Judy’s studies have built on her strength and fortitude to give her skills for the future: “My studies have opened my mind to have confidence in what I am doing.  I want to make a difference in someone’s life, to make someone’s life better. God loves people more than anything, and I desire to work together with Him to help others experience His love–be it in a small or a big way.”

Read more about Judy here.
Through the Elizabeth Sumwabe Scholarship Fund:

Five Amani women have graduated with BA degrees in Communications and Education

Neke Sallor

Rita Sallor

Catherine Nganga Maina

Victoria Dolo

Laydapoe Mendee

 Two Amani women have graduated with a Business diploma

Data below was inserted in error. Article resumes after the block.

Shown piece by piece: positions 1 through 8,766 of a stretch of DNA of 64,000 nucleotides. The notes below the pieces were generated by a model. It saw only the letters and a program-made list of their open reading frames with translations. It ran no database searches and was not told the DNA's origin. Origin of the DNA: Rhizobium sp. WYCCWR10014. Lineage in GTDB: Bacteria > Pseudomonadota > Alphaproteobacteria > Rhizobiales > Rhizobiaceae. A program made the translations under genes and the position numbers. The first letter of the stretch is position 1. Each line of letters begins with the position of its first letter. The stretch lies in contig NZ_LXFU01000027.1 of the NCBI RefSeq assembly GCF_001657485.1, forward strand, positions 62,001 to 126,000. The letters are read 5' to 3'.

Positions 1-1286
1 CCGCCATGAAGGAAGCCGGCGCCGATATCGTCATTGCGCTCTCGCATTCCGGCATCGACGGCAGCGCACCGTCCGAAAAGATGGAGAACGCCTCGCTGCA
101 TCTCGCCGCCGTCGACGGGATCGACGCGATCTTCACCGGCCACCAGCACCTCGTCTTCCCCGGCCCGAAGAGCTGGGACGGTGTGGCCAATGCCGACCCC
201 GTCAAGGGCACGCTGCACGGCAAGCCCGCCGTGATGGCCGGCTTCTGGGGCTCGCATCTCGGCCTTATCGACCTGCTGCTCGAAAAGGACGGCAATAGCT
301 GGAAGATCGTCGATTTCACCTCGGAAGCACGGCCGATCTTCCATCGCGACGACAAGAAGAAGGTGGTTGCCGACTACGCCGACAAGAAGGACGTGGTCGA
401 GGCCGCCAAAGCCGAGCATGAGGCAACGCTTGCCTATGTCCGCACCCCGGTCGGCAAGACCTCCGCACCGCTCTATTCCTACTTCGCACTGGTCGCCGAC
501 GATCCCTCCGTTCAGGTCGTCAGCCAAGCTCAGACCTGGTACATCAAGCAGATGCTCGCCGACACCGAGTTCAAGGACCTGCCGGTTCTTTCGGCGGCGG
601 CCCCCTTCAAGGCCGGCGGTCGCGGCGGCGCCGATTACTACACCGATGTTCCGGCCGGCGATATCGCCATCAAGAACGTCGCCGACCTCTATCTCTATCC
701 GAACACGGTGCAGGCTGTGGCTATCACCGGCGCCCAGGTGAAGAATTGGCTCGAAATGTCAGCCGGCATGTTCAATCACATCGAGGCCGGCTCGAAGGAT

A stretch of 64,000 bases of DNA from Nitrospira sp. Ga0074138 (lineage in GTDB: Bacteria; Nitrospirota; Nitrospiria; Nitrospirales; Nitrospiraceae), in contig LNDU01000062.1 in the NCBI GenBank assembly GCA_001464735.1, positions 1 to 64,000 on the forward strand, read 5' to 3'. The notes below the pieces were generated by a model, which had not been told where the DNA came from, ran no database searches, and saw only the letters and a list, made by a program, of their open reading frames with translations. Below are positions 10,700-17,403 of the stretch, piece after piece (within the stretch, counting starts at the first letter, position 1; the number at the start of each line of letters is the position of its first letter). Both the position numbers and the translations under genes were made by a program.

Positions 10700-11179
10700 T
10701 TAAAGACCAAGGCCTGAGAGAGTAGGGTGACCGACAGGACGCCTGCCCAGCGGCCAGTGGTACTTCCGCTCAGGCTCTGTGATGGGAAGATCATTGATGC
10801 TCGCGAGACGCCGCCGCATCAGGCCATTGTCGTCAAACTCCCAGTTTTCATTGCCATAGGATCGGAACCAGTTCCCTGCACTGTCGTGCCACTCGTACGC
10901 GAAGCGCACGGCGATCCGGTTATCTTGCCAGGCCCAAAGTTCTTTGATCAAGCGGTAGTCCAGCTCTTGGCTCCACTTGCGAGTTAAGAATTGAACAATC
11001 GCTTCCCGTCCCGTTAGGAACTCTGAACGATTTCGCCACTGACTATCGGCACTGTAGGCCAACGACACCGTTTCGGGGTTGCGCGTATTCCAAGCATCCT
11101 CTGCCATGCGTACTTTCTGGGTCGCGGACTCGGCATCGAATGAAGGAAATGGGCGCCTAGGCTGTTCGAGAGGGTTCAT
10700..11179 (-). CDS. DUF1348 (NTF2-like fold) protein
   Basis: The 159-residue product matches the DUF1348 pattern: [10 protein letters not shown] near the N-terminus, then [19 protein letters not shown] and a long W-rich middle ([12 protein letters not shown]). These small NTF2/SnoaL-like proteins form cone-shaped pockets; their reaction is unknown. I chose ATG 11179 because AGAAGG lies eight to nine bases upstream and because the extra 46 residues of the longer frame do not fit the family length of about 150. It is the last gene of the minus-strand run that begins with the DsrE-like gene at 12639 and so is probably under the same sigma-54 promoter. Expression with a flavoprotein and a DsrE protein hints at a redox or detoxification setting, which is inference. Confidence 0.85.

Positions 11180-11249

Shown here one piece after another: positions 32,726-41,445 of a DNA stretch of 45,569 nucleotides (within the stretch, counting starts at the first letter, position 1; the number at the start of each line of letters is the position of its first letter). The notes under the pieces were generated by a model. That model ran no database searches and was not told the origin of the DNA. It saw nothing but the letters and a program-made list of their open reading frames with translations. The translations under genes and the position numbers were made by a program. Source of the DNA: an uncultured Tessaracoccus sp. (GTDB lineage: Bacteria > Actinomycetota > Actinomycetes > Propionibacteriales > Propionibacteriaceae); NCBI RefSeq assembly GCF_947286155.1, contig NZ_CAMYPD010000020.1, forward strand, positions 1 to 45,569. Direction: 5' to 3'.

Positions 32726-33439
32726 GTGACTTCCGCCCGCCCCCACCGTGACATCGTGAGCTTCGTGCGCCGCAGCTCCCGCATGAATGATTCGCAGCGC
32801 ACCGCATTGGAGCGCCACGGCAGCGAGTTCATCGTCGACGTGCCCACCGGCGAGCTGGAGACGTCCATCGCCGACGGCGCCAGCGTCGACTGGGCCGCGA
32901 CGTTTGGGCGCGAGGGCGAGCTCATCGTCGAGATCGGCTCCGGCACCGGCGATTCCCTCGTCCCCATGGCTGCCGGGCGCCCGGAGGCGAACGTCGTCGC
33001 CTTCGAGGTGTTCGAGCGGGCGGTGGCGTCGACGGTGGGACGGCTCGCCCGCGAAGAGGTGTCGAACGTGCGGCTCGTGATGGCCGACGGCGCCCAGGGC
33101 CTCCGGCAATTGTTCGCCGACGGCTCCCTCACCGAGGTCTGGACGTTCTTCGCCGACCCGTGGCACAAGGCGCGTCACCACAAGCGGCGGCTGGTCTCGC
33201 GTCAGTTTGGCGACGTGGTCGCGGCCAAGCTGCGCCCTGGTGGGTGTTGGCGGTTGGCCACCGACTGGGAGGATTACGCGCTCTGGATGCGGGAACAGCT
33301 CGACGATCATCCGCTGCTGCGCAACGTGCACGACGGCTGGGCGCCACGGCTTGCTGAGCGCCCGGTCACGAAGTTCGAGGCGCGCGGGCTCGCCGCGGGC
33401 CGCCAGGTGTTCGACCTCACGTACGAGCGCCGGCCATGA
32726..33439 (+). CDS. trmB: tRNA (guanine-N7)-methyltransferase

Judy Otalo

Trizah Mungai



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  • Lynda M O on

    The work you are doing lightens my heart that someday in some way we may have peace in our world. If only we women could convince the men… Amani does an amazing job of empowering women and girls to become leaders; this is the way we must begin to assume power. Thank you for all you do.

  • Back to School, Back to School… | AmaniDC on

    […] Congratulations to all DC students starting school today and through the next couple of weeks! To adapt Tom Hanks’s You’ve Got Mail quote: “Don’t you just love DC in the Fall? It makes me wanna buy school supplies. I would send you a bouquet of newly sharpened pencils if I knew your name and address…or better yet, a responsibly sourced One Mango Tree backpack, Amani ya Juu pencil or laptop case that enables marginalized women in Africa to send their own children to school or attend school themselves!” […]